come. But it is in Principal Component 3 where the differ-ence appears most clearly. W-Popayan is at the bottom ofFig. 2 indicating efcient use of operating expenses, whileFindesa is located towards the top of the same gure, in-dicating efcient use of credit ofcers. Both W-Popayanand Findesa achieve similar scores with respect to PrincipalComponent 4.

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    9. Non-governmental organisations and country effect

    Two aspects of MFIs will now be examined: their countryof operation, and their non-governmental (NGO) status. Wewill start with the NGO status.

    Given the aims and objectives of MFIsthe ght againstpoverty, self-help, and the promotion of womens statusitis not surprising to discover that many of them are NGOs. Infact, very often an organisation starts as an NGO, and when itbecomes well established in the micronance world, changesinto a non-banking nancial institution. But are NGOs moreor less efcient than non-NGOs MFIs? Is there anything inthe way they achieve efciency that distinguishes them?

    A region has been highlighted in Fig. 2. This region con-tains only NGO institutions and does not contain any insti-tution that is not NGO. MFIs outside this region are all non-NGOs. It is clear that, from the point of view of efciencythere is something that distinguishes a NGO MFI. Lookingfurther into Fig. 2, we see that the Pro-Fit line B3 pointsdirectly towards the cluster of NGO MFIs and away fromthe rest of the MFIs. This suggests that NGOs try to makea large number of loans and operate as cheaply as possible.This is very much in tune with this type of organisation,since they tend to be operated by volunteers to keep costsdown, and aim at supporting as many individuals as possi-ble. The specications that are most in tune with non-NGOinstitutions are A1, A12, andA2. Non-NGOs, therefore, relyon their specialised staff to build a protable portfolio ofloans, very much like commercial banks would do. The dif-ference is not in the way they view the nancial businessbut in their attitude towards obtaining guarantees for theirloans and, indeed, in the average size of loans. It is to benoticed that the most extreme point in the non-NGO regionof Fig. 2 is Bancosol, a commercial bank that is involved inthe micronance business.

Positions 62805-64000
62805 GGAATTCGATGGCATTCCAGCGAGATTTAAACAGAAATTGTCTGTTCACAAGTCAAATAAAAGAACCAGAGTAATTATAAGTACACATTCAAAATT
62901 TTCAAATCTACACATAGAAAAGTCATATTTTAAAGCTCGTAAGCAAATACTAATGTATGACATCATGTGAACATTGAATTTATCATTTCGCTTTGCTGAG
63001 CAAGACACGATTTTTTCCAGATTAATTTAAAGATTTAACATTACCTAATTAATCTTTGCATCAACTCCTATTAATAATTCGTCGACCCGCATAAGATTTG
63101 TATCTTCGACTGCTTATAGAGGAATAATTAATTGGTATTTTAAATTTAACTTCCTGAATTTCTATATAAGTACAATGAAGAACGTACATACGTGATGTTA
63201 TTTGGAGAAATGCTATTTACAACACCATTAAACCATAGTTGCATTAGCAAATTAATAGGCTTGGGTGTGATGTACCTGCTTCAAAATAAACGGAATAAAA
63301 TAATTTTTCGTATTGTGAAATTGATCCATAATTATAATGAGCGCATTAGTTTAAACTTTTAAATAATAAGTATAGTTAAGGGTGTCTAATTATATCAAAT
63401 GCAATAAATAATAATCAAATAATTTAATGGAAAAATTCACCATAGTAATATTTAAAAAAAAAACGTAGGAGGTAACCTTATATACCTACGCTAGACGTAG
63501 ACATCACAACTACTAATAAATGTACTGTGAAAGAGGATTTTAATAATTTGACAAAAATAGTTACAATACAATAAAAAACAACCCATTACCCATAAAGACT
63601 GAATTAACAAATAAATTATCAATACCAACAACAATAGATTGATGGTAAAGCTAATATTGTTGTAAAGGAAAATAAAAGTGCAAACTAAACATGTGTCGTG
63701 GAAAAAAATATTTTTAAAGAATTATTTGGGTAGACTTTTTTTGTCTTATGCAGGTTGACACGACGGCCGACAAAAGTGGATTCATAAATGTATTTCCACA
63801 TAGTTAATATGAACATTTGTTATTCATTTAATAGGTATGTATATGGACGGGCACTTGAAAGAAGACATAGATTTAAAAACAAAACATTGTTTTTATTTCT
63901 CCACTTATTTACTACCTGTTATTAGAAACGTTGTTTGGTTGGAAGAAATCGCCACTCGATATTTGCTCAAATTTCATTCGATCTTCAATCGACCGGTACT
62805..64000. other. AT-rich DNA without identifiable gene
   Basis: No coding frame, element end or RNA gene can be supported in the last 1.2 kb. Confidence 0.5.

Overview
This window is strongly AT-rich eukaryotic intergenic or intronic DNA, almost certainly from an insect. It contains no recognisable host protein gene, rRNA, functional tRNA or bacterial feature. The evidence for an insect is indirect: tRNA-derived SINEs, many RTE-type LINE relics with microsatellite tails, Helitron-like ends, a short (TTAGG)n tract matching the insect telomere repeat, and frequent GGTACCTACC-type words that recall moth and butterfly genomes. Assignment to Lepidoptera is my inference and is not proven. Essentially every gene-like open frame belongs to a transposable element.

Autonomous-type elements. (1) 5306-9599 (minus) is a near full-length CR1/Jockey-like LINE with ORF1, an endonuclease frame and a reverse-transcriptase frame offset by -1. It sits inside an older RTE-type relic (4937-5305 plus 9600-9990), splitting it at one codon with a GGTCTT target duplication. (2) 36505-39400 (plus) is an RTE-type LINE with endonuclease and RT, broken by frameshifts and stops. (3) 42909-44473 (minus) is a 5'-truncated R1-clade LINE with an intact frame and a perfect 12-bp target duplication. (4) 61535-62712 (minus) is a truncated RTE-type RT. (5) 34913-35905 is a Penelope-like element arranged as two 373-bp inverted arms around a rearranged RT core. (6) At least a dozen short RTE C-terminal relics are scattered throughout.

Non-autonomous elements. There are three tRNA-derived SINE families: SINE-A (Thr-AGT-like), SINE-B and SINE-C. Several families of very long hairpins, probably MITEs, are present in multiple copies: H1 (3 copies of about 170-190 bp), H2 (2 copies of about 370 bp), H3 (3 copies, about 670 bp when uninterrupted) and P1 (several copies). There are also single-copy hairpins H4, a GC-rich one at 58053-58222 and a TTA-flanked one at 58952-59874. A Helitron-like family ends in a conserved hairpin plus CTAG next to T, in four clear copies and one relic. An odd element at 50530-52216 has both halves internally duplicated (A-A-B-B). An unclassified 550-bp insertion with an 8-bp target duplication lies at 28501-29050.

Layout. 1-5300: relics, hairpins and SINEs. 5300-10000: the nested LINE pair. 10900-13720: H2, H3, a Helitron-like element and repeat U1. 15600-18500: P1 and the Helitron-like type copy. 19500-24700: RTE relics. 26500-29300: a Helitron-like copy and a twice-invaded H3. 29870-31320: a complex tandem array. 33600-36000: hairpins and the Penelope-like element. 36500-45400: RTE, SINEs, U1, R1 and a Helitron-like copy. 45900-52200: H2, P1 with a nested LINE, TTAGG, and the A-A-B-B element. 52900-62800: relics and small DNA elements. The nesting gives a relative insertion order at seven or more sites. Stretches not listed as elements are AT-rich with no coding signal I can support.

We now turn our attention to the country effect. There isa country effect, best seen in principal component 4. Fig. 3plots component scores in principal component 1 versusprincipal component 4. The names of the MFIs have beenreplaced with the names of the countries in which MFIs op-erate. We can see that there is very little overlap betweenthe countries. From top to bottom, all Nicaraguan MFIs ap-pear together; all but one Peruvian MFIs appear together; allbut one Colombian MFIs appear together; and all BolivianMFIs appear together. Nothing can be said about Salvador,Ecuador, and the Dominican Republic, since these countriesare represented by just one MFI each. There is no right toleft grouping of countries in Fig. 3, indicating that countryof origin and overall efciency are unrelated. Remember-ing that Principal Component 4 is associated with output 2(gross loan portfolio), one would conclude that efciency ofMFIs in Bolivia is associated with building large portfolios,while efciency of MFIs in Nicaragua has to be assessed interms of the number of loans or the amount of interests andfees collected by the MFI. In fact, Bolivia has one of themore developed micronance markets, where margins are